"I can't get any work done," one of my clients recently complained. "I'm interrupted so many times each day that nothing seems to get finished. I really need your help to manage my time."
"We can't really manage time," I told her. "But we can manage our activities
Then, I gave her three suggestions for doing just that:
1. Block your daily activities.
Create a schedule that has you doing what you do best or what gets the most results at the time that works best for you.
If you need that first half hour of the workday to have your coffee, review the mail and answer emails, then train the people in your office to wait for you. Post a sign-up sheet on the door for the first people who you'll see after you've had the time to get started.
If you are better at meetings in the morning than in the afternoon, try to arrange them for when you are able to do your best work.
2. Do one thing at a time.
Close your door for some of your work periods and have your calls held at those times if you can. Don't review and answer emails just
because you heard the "you've got mail" sound. If you're reviewing a report, the email can wait. Disable the signal (or turn down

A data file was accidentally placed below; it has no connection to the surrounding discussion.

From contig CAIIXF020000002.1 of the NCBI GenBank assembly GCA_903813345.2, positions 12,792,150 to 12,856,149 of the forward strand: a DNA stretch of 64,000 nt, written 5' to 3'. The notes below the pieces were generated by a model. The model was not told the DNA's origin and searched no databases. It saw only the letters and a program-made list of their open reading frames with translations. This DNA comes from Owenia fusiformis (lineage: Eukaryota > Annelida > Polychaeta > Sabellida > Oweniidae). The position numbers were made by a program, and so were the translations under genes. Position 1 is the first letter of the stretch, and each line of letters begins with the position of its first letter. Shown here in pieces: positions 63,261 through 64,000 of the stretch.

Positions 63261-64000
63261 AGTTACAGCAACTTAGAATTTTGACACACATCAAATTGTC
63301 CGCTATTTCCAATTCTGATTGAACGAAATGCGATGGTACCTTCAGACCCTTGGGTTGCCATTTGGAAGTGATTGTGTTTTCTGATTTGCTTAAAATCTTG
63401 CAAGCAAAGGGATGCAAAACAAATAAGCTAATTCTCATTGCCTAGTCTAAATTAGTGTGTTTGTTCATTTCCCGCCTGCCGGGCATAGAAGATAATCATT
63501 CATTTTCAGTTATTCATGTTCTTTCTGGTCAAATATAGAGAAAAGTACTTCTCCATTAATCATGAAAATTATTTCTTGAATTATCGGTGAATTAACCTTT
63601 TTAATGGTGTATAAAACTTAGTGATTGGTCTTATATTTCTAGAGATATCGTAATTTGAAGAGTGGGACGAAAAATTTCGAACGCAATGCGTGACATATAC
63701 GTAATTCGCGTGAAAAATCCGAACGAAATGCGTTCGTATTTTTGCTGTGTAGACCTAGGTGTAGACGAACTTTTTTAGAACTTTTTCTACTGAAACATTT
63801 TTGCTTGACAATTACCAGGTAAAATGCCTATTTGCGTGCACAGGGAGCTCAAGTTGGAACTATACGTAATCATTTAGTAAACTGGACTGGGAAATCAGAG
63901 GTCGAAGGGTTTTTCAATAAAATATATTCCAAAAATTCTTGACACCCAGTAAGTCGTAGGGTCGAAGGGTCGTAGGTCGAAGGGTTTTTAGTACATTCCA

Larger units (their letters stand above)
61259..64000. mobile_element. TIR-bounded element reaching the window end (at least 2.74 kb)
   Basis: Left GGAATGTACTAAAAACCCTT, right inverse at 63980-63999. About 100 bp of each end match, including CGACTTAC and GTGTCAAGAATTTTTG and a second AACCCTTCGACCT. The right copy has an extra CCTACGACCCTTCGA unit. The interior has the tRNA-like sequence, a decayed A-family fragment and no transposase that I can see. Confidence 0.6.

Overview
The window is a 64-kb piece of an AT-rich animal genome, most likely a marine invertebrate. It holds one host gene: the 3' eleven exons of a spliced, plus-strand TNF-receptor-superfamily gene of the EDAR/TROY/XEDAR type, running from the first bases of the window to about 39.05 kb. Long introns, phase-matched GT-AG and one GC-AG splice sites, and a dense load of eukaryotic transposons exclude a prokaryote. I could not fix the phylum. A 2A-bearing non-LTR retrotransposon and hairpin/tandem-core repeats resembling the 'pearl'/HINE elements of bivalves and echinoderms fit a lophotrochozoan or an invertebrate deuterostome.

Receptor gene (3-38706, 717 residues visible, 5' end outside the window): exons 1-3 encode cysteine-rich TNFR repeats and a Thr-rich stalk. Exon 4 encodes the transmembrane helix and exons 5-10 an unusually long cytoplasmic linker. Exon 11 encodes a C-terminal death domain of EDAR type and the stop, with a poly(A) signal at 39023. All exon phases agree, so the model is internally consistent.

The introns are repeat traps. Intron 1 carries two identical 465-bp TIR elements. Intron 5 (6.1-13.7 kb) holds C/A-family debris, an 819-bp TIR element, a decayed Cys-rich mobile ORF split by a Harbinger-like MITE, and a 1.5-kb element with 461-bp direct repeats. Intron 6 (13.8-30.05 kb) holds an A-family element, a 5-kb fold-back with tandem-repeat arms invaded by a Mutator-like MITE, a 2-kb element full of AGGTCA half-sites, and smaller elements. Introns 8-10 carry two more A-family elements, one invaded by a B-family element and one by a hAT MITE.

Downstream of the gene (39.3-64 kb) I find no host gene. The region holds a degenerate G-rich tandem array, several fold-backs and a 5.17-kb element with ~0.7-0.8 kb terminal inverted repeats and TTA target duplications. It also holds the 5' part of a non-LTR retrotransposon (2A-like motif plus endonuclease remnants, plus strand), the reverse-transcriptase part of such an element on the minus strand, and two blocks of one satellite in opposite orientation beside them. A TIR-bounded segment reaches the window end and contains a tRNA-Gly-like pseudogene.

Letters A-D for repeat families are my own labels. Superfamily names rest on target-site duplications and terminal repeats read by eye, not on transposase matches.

the volume) so that it doesn't distract you.
3. Schedule appointments with yourself.
to get things done, to recharge, or even to procrastinate.
A while ago, another client complained to me that he started out his morning all charged up, but then suddenly drifted into space after a couple of hours. He didn't have two or three hours to waste and wanted to know why he drifted and what to do about it.
I asked him if he could afford to waste an hour like that every day, and he replied, "Yes, an hour but not two or three!" So we came up with the idea of blocking in an hour of time every day for him to lose focus and do nothing
. After that, he stopped completely falling off his schedule.
Giving yourself permission to disengage is a great way to make sure you are working more efficiently. Take walks, get out for lunch and overall, give yourself a break.